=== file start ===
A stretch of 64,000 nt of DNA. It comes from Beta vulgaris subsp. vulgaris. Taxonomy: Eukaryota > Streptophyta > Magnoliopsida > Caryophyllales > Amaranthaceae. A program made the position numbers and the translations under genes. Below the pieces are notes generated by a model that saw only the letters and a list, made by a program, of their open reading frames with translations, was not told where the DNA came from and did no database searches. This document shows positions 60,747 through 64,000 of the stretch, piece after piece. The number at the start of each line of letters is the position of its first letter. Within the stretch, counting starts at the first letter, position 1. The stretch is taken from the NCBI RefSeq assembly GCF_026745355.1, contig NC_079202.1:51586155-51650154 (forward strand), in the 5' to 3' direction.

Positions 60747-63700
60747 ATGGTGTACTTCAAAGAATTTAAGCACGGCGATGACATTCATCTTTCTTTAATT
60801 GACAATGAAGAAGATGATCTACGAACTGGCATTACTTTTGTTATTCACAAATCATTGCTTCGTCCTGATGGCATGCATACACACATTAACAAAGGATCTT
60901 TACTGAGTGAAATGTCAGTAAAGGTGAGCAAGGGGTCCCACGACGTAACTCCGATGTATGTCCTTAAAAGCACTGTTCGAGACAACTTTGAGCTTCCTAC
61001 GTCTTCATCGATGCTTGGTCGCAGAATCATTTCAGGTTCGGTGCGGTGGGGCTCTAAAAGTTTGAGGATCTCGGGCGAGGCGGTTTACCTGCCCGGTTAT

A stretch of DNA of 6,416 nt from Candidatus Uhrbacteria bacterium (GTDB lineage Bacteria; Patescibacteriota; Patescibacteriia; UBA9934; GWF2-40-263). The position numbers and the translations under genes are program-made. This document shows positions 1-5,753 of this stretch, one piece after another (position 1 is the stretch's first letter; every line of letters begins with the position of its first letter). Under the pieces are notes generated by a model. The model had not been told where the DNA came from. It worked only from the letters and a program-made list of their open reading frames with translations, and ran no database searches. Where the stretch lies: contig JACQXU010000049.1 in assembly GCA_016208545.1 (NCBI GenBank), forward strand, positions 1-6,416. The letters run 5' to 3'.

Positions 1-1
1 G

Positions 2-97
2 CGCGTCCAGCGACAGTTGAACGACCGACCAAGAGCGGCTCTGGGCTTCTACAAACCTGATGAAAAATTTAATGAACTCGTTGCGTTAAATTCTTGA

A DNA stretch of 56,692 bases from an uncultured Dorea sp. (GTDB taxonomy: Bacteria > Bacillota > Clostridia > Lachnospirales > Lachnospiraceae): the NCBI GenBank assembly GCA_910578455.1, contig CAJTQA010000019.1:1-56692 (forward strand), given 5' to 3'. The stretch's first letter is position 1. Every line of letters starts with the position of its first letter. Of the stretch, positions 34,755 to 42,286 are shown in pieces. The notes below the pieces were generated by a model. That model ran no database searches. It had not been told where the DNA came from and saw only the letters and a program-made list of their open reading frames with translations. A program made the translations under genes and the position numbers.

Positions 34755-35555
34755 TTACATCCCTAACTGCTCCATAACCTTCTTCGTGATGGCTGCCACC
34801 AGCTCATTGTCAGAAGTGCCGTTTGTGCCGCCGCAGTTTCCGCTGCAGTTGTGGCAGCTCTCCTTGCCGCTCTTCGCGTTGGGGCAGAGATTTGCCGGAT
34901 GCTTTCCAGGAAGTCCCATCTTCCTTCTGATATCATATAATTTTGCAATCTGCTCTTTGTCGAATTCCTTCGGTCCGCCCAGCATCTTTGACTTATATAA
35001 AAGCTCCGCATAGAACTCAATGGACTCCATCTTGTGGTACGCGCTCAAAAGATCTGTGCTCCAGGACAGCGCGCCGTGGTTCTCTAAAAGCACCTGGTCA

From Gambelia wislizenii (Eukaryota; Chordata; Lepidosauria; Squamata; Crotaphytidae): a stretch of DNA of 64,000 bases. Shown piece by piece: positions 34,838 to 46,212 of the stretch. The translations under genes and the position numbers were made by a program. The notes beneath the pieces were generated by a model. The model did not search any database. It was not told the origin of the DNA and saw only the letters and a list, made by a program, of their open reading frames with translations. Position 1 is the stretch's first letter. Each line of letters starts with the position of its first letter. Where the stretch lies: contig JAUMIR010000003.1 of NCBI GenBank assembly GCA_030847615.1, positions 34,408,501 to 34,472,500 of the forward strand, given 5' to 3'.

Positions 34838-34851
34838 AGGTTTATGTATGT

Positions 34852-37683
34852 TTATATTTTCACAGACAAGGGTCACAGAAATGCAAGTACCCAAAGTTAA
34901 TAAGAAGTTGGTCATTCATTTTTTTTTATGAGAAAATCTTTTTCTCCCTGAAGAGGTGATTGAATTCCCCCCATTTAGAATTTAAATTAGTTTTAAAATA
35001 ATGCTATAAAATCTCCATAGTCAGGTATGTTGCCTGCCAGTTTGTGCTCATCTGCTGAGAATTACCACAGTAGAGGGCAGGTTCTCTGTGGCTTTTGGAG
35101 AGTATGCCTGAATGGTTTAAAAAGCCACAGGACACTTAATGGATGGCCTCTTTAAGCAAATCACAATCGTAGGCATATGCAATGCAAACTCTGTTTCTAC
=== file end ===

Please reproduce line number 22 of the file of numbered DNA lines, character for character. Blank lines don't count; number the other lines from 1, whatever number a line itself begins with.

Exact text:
34852 TTATATTTTCACAGACAAGGGTCACAGAAATGCAAGTACCCAAAGTTAA